naive Dubs caught cold
It may sound like an over-simplification of the events that unfolded in Croke Park yesterday afternoon but the importance that goals bring to matches at the highest level cannot be overestimated.
The goals allowed Donegal to implement the defensive tactics that were so successful during their All-Ireland campaign of two years ago and sadly, from a Dublin perspective, they didn't have the answers in the second half.
Full credit must go to Donegal and to Jim McGuinness,in particular.
He is without question the best manager in the modern game by a long stretch and the game plan he adopted worked a treat.
It was possible that he would have been happy to go into the break with a narrow deficit so leading at half-time was perfect as it allowed Donegal to funnel back in numbers and hit Dublin on the counter-attack.
In some degree, Dublin played into their hands as they left far too big a gap between their nominal half-back line and their full-back line and Donegal were able to expose that gap clinically, as reflected by the two second-half goals they scores through Ryan McHugh and Colm McFadden.
That gap did not appear by coincidence and McGuinness was very shrewd in the manner that James McCarthy and Jonny Cooper were forced up the field, accentuating the space that Donegal could exploit.
It was obvious from the early stages that Dublin had practiced for the unique challenge that Donegal would present and the manner in which they were happy to take on shots from distance reflected that.
However, despite the fact that tactic yielded excellent points from Paul Flynn and Diarmuid Connolly, Dublin were guilty at times of overplaying the ball, playing right into Donegal's hands.
It was worrying that all these scores were of a high quality as the simple scores proved hard to create.
In contrast, Donegal availed of the one goal chance that came their way and the oxygen that goal provided them was a huge factor.
If Dublin had managed to convert one of the goal chances in that first half, maybe the margin would have been too great for Donegal and I'm certain Jim Gavin will reflect on those misses as turning points in the game.
By missing those chances, it enabled Donegal to dictate the encounter on their own terms and as the match progressed, Dublin became progressively more ragged and were guilty of taking the wrong option, especially as they chased the game in the second half.
The fear from a Dublin perspective before the game was that they hadn't being suitably challenged up to now and the concern was that they wouldn't be capable of raising their intensity if the need arose.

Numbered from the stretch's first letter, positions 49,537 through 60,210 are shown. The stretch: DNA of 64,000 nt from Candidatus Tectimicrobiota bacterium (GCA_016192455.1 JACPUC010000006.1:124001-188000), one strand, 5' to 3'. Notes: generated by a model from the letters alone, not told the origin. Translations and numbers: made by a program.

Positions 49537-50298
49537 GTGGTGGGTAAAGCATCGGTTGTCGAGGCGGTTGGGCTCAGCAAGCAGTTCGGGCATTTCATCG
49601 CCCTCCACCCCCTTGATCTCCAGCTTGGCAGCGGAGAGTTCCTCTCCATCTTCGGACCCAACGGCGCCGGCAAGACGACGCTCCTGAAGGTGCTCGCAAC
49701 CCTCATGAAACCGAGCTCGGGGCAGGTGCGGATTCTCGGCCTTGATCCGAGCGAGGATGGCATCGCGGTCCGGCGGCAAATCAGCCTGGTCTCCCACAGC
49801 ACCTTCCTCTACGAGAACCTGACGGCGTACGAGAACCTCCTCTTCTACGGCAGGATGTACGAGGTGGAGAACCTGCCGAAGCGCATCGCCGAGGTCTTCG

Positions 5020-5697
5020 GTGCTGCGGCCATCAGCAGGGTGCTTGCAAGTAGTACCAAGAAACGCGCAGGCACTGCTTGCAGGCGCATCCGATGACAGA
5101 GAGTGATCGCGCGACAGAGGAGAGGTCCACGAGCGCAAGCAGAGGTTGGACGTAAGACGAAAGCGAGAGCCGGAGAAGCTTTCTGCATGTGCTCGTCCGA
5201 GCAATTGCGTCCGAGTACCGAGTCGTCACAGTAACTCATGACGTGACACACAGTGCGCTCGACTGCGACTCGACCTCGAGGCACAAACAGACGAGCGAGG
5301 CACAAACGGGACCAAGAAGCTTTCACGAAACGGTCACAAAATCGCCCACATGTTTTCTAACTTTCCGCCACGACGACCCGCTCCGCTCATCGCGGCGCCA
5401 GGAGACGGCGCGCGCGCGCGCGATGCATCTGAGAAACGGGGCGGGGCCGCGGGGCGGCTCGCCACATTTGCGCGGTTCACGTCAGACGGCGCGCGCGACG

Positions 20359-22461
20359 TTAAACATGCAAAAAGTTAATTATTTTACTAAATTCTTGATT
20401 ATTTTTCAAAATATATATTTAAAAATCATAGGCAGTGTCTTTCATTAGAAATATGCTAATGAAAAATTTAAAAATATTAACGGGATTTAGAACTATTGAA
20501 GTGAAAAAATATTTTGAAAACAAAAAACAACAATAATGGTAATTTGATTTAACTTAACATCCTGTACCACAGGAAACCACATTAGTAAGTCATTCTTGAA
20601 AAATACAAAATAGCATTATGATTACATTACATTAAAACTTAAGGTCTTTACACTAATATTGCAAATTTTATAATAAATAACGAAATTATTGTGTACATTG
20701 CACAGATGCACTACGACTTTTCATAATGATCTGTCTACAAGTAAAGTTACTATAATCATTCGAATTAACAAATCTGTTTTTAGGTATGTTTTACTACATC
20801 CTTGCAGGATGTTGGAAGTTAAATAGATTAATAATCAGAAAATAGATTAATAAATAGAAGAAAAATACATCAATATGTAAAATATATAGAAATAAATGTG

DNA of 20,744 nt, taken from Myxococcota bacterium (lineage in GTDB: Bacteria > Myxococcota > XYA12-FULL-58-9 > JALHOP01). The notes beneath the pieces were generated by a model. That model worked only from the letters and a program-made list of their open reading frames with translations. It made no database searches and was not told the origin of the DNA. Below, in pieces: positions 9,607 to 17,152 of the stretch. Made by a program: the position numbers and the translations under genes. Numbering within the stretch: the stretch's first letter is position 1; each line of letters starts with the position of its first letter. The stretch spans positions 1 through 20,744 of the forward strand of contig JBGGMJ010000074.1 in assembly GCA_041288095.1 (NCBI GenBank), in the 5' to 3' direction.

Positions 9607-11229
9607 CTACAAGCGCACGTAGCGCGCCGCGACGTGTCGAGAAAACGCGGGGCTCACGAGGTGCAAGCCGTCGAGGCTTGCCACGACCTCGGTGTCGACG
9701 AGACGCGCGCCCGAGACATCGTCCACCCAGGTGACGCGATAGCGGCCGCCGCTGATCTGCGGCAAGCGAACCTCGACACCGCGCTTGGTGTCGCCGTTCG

As it unfolded, it was clear that Dublin were not sufficiently prepared for the intensity that Donegal brought to the match and to be honest, the result looked inevitable even with 20 minutes remaining.
It is a hugely disappointing thing to admit but Dublin weren't battle-hardened to the level of their opponents and Donegal can feel justifiably proud of the display that they produced.
They were superb all the way through and fully deserved their win with the likes of Michael Murphy, Ryan McHugh and Odhrán Mac Niallais producing exceptional displays.
Neil McGee also held the defensive line very well at full-back and Dublin never looked likely to find that all-important goal that could have launched a comeback.
I think one of the lessons learned from yesterday is the truism that an All-Ireland title is so difficult to defend, as Dublin have found out painfully in both 2012 and yesterday.
So much of the modern game is built around the intensity that teams can bring to matches and that hunger cannot be instilled in players.
Maybe Dublin were slightly complacent ahead of the game yesterday and when they needed to pull the game from the fire, they lacked the necessary mental hardness to get the job done.
That was reflected in the panic they showed in the closing stages as they brought the ball into the tackle far too often and they were also guilty of some poor shot selection as the match evolved.
They will need to dust themselves down after this defeat and try again next year.
The talent in Dublin is still there, despite what happened in Croke Park yesterday, but they will just have to accept that they were tactically beaten yesterday and they may need to revise how they approach the championship for the coming year.
It was not their fault that they got caught in the headlights in some respects, as most people predicted they would have enough quality to overcome Donegal.
The poverty of the Leinster Championship has not helped them in that regard and having so little resistance before an All-Ireland quarter-final has ultimately mitigated against them.
However, the day belongs to Donegal and it would be wrong to detract from what was a superb tactical performance by them.